* UPDATE 170316: London Fields Brewery boss Jules Wilkinson has been charged with offences over income tax, VAT and national-insurance and student-loan contributions. He denies the allegations and is due to appear before Thames magistrates in May 2016. The tax department, HMRC, has been investigating his accounts and assets for two years
* UPDATE 210316: Wilkinson announces he wants to sell the brewery – which no longer brews on site but buys in beer – for £3 million
THE DRUG-DEALING former life of a top Hackney businessman has been exposed in more detail by his latest court case.
Westminster Magistrates’ Court was told that convicted cocaine smuggler Jules Whiteway, co-owner and co-founder of London Fields Brewery, had paid £265,115 of the £2.1 million profit he was ordered to repay and that he owed £1.2 million of interest on the outstanding amount.
Much of that is said to be held in assets out of reach of prosecutors, despite the former public schoolboy – full name Julian de Vere Whiteway-Wilkinson, above, with brewer Fabio Israel – facing up to eight years’ jail for non-payment.
“Jules Whiteway”, as he is usually known, was jailed in 2004 for 12 years, after Southwark Crown Court was told how he supplied drugs to City and music-biz high-fliers and celebrities. He was convicted with three others when he admitted conspiracy to supply cocaine.
He was released early from his sentence.
In the latest case, at Westminster court, barrister Gavin Irwin said Whiteway could pay off the debt within two years, when the brewery was expected to be making millions of pounds.
He had sold expensive personal items, and had travelled to Spain to recover almost £100,000 from bank accounts, which indicated he wanted to repay the money.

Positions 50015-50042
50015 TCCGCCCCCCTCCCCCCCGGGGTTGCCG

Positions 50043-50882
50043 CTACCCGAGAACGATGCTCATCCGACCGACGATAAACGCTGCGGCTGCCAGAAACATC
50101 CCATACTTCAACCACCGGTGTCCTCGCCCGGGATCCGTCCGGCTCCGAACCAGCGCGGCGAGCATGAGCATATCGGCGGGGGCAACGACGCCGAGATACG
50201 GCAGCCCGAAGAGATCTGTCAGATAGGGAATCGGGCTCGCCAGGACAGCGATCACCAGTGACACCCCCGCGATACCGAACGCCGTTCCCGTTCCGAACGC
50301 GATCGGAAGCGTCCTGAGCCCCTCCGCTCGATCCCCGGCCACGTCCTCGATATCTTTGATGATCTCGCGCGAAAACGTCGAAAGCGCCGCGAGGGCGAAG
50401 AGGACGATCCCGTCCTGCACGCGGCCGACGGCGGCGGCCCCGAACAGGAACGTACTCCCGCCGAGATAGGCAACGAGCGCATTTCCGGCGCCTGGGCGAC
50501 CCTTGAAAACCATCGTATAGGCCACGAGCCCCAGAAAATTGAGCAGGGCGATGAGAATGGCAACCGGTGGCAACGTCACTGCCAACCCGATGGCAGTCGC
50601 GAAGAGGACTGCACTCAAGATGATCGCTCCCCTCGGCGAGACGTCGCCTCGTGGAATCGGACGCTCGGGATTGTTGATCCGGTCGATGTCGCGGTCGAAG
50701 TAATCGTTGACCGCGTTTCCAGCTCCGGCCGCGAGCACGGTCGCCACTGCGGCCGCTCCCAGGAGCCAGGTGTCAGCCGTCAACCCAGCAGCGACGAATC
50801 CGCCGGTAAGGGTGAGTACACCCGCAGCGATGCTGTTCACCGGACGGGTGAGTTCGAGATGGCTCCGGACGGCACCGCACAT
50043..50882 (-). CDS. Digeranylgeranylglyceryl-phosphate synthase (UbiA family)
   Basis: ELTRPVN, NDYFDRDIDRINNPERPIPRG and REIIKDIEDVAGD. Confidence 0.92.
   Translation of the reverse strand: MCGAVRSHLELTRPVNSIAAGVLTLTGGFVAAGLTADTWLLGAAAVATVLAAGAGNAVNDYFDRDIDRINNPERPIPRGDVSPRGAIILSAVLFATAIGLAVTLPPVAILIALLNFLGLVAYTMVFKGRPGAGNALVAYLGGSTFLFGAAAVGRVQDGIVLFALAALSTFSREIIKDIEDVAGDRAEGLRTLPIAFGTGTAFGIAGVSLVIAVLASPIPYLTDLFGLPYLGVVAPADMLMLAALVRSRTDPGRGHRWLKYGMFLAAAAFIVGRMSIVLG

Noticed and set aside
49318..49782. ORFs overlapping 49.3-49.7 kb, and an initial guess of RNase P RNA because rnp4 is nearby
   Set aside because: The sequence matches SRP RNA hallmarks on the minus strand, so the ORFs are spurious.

District Judge Elizabeth Roscoe decided to let Whiteway defer repayment until next year 2015 at the earliest. She agreed not to stipulate higher monthly repayments, although she emphasised he would have to repay a “significant” lump sum when the case returned to court.
The district judge added that promises of payments to come in such cases were often not fulfilled.
After asking for evidence of the brewery’s ownership, she was told the entrepreneur’s ownership in the company was shared with his wife. The judge commented: “We have many people who come here showing assets that have suddenly gone to their partner, or a dominant shareholding in a company that becomes less dominant.
“The court wants to see some reassurance that this is not suddenly going to disappear.”
Before the court case that led to his conviction, Whiteway had told his family that he worked as a party planner.
Instead, the trained pilot held coke-and-sex parties in Hoxton, funded by imports of drugs flown to Britain by light plane. When police raided a premises in Brick Lane, they found £200,000 in a bag and in another high-purity cocaine that weighed in at 15kg.
Hamish Scott 111114
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